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David Webb, a Southern-bred jewelry designer who managed to infiltrate elite enclaves in the Sixties and Seventies, is the subject of a retrospective at the Norton Museum of Art in West Palm Beach, Fla., through April 13.
Located across the water from the winter stomping ground of several of his patrons, the venue, as well as the exhibit’s subtitle “Society’s Jeweler,” befits Webb’s social access, which resulted in a remarkably prolific career cut short by his death in 1975 at age 50. But more than high society, Webb’s work acted as a barometer for a grander social context, according to exhibition curator Donald Albrecht.
“We usually don’t think of jewelers as commenting on social issues that reflect their time,” said Albrecht, who devoted one of three sections to Webb’s frequent portrayal in media, including magazine editorials and Hollywood films. “Editors saw the link and ran with the opportunity, such as when Harper’s Bazaar featured an African-American model wearing his tribal looks as symbolic of civil rights and black pride.”
Webb also tapped into pop culture like psychedelia, exotic fads from around the globe and even politics through his use of jade regarding Nixon’s trip to China in 1972. Eighty jeweled pieces cover this ground along with his revival of Art Deco and love for geometric and nature themes. They incorporate unique commissions, often designed around an existing treasure provided by clients, and signatures that are still cast from his molds after new owners relaunched the bankrupt brand near his former atelier and boutique in Manhattan.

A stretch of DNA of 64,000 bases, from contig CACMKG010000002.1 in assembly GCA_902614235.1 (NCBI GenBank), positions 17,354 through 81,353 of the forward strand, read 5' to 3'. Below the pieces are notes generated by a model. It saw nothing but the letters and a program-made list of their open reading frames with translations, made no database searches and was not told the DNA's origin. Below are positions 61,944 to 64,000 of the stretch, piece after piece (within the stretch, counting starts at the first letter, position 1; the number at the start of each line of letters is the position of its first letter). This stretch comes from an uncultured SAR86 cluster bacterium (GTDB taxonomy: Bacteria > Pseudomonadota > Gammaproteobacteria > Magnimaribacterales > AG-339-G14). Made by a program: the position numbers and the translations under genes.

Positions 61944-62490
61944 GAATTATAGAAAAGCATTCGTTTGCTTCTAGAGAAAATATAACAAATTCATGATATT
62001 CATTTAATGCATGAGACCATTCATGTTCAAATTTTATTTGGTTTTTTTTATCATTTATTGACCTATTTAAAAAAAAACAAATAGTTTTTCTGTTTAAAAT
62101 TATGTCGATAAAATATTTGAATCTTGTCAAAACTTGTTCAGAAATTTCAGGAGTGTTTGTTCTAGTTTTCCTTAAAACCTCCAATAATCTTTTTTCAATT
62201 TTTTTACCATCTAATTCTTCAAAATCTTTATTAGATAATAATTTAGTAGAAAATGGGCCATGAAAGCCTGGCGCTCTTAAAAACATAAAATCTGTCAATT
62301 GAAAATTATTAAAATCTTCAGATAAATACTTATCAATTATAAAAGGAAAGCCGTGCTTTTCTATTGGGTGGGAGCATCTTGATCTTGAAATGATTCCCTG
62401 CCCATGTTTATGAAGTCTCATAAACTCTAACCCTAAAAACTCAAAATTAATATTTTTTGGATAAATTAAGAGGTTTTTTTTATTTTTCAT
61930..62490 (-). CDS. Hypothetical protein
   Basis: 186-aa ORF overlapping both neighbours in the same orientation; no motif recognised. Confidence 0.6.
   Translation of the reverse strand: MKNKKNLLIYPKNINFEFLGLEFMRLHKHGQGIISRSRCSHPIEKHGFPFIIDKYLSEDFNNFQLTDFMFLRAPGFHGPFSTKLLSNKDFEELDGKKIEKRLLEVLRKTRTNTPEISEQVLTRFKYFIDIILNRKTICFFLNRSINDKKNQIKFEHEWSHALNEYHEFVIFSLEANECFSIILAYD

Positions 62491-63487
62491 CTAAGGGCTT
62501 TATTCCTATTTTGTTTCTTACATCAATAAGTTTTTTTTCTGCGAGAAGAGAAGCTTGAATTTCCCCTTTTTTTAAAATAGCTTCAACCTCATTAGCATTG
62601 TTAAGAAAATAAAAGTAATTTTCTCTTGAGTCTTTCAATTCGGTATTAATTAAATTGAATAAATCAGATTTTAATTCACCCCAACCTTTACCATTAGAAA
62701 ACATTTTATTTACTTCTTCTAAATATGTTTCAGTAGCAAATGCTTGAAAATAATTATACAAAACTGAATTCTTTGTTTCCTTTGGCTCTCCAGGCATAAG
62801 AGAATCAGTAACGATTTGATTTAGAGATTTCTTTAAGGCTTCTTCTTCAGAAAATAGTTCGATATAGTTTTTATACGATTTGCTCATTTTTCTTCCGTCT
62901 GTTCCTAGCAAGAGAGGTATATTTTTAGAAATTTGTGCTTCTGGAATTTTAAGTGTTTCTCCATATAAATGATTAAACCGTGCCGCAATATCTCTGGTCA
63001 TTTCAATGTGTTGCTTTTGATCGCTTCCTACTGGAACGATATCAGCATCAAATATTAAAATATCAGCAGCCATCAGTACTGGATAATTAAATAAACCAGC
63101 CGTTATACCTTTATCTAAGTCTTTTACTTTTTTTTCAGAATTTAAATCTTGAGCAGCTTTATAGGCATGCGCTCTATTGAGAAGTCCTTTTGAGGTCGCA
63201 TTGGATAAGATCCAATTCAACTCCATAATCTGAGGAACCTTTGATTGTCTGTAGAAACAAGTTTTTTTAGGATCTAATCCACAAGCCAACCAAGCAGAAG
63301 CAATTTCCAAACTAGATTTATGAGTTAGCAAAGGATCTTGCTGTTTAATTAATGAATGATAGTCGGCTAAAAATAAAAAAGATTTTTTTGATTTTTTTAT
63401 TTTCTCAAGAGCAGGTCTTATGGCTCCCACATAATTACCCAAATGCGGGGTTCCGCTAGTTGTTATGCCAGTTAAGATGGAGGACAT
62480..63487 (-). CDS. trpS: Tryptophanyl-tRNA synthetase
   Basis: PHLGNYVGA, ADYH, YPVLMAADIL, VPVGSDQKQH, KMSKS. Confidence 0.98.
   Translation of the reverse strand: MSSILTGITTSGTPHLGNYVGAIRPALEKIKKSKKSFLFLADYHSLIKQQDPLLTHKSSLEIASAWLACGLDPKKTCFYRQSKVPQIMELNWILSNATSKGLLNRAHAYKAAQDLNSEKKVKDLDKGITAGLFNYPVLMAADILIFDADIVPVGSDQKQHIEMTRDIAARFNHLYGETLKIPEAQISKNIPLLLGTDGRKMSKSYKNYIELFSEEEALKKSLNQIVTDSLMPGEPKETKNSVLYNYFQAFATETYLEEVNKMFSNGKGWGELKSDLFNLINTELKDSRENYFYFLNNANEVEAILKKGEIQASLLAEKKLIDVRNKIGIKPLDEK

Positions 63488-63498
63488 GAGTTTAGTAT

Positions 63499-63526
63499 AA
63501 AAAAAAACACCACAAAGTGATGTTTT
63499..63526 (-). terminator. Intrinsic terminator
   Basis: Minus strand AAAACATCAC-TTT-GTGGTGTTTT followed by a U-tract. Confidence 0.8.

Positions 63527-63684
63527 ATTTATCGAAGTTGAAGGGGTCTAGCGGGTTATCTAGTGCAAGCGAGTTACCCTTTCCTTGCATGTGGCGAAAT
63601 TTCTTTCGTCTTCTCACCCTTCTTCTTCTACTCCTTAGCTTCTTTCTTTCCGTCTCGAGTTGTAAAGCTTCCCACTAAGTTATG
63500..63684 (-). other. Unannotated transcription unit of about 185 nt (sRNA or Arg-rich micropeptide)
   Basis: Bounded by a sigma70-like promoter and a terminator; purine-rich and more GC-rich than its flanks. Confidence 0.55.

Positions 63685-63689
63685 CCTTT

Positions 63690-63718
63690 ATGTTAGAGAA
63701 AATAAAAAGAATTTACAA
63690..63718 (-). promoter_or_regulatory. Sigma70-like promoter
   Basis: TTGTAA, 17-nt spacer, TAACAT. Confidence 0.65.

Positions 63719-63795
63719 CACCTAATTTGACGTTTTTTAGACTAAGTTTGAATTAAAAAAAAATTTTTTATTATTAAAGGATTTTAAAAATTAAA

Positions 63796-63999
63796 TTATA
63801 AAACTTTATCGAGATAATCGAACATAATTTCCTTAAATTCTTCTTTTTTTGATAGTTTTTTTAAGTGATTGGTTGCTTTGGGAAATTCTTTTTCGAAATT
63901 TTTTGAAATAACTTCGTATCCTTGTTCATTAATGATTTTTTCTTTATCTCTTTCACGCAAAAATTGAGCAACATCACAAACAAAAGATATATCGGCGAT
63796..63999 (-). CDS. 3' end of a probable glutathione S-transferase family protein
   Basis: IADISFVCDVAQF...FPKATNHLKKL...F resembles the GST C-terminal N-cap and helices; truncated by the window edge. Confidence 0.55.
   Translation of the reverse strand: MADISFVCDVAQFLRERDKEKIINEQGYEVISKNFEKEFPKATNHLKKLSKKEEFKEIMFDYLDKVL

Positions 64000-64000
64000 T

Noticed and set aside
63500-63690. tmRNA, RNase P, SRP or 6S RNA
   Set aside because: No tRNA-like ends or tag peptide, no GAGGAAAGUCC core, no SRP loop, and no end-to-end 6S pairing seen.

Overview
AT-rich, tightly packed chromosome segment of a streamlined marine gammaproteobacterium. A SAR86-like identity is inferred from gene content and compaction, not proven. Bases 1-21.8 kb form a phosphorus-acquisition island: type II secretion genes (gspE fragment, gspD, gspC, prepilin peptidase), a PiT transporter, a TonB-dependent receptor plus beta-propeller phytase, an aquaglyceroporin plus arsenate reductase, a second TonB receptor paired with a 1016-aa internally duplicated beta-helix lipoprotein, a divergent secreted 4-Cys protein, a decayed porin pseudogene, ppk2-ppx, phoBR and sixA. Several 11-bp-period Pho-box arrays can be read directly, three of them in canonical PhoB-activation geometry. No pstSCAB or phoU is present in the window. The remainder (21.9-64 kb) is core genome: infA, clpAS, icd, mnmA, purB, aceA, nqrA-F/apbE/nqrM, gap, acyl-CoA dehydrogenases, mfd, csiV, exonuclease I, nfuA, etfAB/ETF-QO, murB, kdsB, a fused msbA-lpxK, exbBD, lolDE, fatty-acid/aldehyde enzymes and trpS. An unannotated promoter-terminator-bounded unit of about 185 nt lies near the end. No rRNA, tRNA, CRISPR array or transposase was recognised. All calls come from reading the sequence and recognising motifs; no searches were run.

“It was a great coup to get many of these extraordinary one-offs, several lent by their original owners,” said Albrecht.
A displayed necklace for Marjorie Reed Gordon centers on boar tusks she bought in Paris. His ongoing relationship with Jackie O, who commissioned limited-edition objects as gifts of state during her White House years, is represented by a simple pair of dome-shaped, clip-on earrings in green enamel with gold raised dots. Elizabeth Taylor, another regular, pops up in a coral Maltese cross brooch and an original drawing for a necklace labeled under Mrs. R. Burton.
“We show the actual piece and its drawing that he’d sketch in colored pencil if we could find both,” said Albrecht, who provides two drawn concepts for one of Gordon’s pieces to explain how and why Webb went with the final version. “The exhibit is as much about the history of jewelry making and reveals how costly it was to make back then as it is now.”
Viewers get a real taste upon examining the 40 or so components that go into his deconstructed, signature zebra bracelet circa 1963. They also can watch jewelry makers performing every step of the long process at the firm’s headquarters in a newly commissioned video. Albrecht said a craftsman who identifies himself as a polisher has worked there since the Sixties.
“That there’s still a group of men and women making this stuff across from the Whitney Museum and it hasn’t been outsourced speaks highly of Webb’s placement in American design,” he said.